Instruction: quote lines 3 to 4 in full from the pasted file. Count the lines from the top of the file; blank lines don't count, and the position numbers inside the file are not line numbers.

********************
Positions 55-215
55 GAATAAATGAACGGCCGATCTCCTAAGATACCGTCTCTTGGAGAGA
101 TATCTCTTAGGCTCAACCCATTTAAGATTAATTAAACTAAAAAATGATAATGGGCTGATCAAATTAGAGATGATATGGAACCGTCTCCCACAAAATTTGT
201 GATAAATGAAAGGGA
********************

101 TATCTCTTAGGCTCAACCCATTTAAGATTAATTAAACTAAAAAATGATAATGGGCTGATCAAATTAGAGATGATATGGAACCGTCTCCCACAAAATTTGT
201 GATAAATGAAAGGGA